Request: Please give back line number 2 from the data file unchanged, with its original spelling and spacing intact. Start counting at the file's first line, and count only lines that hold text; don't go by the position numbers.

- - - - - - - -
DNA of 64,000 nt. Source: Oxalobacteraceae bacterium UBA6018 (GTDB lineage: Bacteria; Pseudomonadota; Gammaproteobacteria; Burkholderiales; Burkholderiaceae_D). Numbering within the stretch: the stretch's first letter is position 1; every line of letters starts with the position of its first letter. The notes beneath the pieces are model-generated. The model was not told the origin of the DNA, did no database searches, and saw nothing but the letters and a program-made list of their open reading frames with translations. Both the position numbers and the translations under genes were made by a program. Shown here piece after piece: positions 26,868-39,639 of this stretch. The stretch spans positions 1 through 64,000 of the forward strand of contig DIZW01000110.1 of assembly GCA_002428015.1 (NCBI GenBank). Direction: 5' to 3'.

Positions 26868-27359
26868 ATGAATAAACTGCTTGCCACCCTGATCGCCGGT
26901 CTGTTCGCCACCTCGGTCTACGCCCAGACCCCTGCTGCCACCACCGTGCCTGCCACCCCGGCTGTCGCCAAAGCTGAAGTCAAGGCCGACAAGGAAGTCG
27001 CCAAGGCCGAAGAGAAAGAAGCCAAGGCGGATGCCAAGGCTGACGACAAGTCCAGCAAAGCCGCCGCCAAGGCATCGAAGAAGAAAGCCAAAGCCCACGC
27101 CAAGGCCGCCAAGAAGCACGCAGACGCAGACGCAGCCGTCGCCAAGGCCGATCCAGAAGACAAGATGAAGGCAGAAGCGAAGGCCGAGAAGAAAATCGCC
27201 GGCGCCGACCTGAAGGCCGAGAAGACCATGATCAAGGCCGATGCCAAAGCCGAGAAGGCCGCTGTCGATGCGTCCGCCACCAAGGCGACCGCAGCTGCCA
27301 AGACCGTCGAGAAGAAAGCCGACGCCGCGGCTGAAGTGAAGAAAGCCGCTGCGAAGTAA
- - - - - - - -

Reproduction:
Positions 26868-27359